Assembling the deck & order of cards

Once dried, gather the cards and deal them into two piles:

  • Even cards in one pile
  • Odd cards in another pile

Now it’s time to match them.

Grab a card from the odd pile and find its mate in the even pile. Remember, the two will add up to 13, spades with hearts and clubs with diamonds.

In the original Invisible Deck order, red Kings are considered odd and black Kings are considered even, and the Kings pair with each other using the same suit system as the rest of the deck.

Here is a full table of how the cards should pair in an Invisible Deck.

Odd CardsEven Cards
Ace of SpadesQueen of Hearts
3 of Spades10 of Hearts
5 of Spades8 of Hearts
7 of Spades6 of Hearts
9 of Spades4 of Hearts
Jack of Spades2 of Hearts
Ace of ClubsQueen of Diamonds
3 of Clubs10 of Diamonds
5 of Clubs8 of Diamonds
7 of Clubs6 of Diamonds
9 of Clubs4 of Diamonds
Jack of Clubs2 of Diamonds
Q of ClubsAce of Diamonds
Ace of HeartsQueen of Spades
3 of Hearts10 of Spades
5 of Hearts8 of Spades
7 of Hearts6 of Spades
9 of Hearts4 of Spades
Jack of Hearts2 of Spades
King of HeartsKing of Spades
A of DiamondsQueen of Clubs
3 of Diamonds10 of Clubs
5 of Diamonds8 of Clubs
7 of Diamonds6 of Clubs
9 of Diamonds4 of Clubs
J of Diamonds2 of Clubs
King of DiamondsKing of Clubs

Mates go BACK TO BACK, with all evens facing the same way and all odds facing the same way.

At this point, you should test to see if the rough finish is working properly.

When you’re done, you should be able to spread through the cards one way and see only ODD cards:

Flip the cards over, spread them out, and you should see only EVEN cards:

What order should the cards go in once they’re matched?

That’s up to you.

There’s no right or wrong way to arrange the cards as long as they can be located using the matching system.

However, you might want to account for some basic card trick psychology.

Some popular cards include:

  • The Aces
  • Queen of Hearts
  • King of Hearts
  • 7s
  • 3s

You may want to arrange these cards closer to the middle of the pack for the best visual effect.

Less popular cards include:

  • Mid-range clubs (6-9)
  • Black 9s

With no direction whatsoever and the ability to name any card, Scientific American found that over half of all people will choose either the Ace of Spades or the Queen, King, or Ace of Hearts!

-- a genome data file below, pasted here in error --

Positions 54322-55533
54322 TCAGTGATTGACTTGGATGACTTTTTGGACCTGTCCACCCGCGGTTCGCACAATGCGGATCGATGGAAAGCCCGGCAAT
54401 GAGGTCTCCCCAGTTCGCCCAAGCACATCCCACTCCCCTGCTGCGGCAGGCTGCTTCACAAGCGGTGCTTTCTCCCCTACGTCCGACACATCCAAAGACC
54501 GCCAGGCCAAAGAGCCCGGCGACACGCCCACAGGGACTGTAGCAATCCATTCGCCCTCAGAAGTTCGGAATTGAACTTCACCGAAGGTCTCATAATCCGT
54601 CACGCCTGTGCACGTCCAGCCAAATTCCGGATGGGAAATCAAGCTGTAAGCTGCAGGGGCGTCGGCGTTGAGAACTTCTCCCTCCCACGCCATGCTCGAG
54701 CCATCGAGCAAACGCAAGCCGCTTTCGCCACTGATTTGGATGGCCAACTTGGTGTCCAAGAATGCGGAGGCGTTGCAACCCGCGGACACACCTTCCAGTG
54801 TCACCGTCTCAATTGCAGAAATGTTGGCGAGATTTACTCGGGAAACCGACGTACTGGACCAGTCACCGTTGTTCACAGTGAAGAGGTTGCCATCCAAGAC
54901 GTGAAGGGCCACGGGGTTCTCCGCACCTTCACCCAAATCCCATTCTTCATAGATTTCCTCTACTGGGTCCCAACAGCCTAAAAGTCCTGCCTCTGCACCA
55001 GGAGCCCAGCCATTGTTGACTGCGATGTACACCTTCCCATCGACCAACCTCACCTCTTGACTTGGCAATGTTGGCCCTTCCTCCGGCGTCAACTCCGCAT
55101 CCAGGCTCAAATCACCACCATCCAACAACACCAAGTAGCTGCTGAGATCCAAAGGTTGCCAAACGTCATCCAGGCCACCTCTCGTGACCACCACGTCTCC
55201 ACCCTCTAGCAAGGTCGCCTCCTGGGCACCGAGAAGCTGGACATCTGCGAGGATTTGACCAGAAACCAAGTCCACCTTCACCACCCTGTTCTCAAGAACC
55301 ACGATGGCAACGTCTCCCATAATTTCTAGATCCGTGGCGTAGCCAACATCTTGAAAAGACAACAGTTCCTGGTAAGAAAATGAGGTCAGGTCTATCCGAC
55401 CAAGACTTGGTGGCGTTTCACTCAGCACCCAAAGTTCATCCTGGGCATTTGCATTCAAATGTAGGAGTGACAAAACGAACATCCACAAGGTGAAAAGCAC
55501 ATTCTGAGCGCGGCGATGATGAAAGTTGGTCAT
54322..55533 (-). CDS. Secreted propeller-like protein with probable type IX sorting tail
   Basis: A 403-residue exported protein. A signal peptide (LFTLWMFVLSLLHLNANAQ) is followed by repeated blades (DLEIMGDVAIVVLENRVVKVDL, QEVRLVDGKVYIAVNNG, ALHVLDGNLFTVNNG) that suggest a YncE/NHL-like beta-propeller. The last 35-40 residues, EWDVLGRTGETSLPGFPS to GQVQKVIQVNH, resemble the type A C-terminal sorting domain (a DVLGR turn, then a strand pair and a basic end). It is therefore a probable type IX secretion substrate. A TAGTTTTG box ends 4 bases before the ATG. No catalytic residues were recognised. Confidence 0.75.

However, during your performance, you MAY discourage participants from choosing an “obvious” card like those and may want those cards closer to the edges of the deck for that reason.

In any case, there’s no WRONG way to arrange an Invisible Deck. Experiment and find what works for you.

A final optional touch: You may choose to cover one or both ends of the deck with a Joker. It provides cover from flashing the double-face-up nature of the deck, and can easily be brushed aside during your performance.


Putting the Invisible Deck in the box

When you perform, you’ll need to remember which way to take the deck out of the box so you don’t “flash” the wrong side.

I use a simple method, but you can come up with whatever you’ll remember.

I put the EVEN cards facing up toward the front of the box.

Why? Because there’s ONE big Spade on the front of the Bicycle box (an odd number), so if the spectator chooses an odd number I take the cards out from that side, evens facing up and odds facing down.

On the back of the box should be the Bicycle Rider Back design or at least an illustration of the back of the playing card, which has TWO rider figures (an even number).

If they pick an even number, I take the cards out with that side up.

You can choose any memory peg you’ll remember easily.


How to practice & perform the Invisible Deck

The Invisible Deck is quite simple to perform, which gives you a lot of room to craft an epic presentation.

It’s a super-powerful effect that deserves proper build-up.

I like to make a really big deal out of the card selection. I turn it into a whole process, first narrowing cards down to just red or black, then to one suit, then just high or low, and finally to a specific card.

It makes the routine more fun and can allow you to involve multiple people.

The longer build-up makes the payoff that much better.

But there’s nothing wrong with doing a quicker and more matter-of-fact performance of the Invisible Deck. In fact, that’s exactly how David Blaine did it.

As for practicing, you’ll want to get the hang of quickly and smoothly:

  • Taking the deck out of the box the right way
  • Quickly finding the right card
  • Smoothly revealing it

I use a Random Playing Card Generator to practice the whole process.

It pops up a totally random playing card and I practice taking the cards out and finding that card quickly and casually.

Remember: Use firm pressure when spreading through the deck, and then a light touch to loosen the rough card you want to reveal.

It’s not hard and you’ll get the hang of it quickly!

If people want to see the cards: If you perform the Invisible Deck well, chances are no one will want to examine the cards.

This doesn’t scream “TRICK DECK!!” like some other gimmicked packs do. It’s just a deck of cards with one turned over, which you can even hand them or have them pull out of the pack.

It’s a good idea to keep a matching un-gimmicked deck on you if you’re going to perform this, just in case you need to hand something out, but if people are asking to examine your ID, take a look at how your performance might be causing that.

Important note: Your DIY Invisible Deck might be stickier than a store-bought version. You’ll need to practice with it and work it in to loosen up the cards before you can perform.


Wrapping Up

That’s it!

The Invisible Deck is one of my favorite card tricks of all time, and it’s made even better when you can make your own any time you want.

If this all sounds like a lot of work, feel free to buy one from Amazon right here.

Looking for something un-gimmicked? Check out my favorite impromptu card tricks.

And let me know if you have any questions in the comments.

Hope this helps!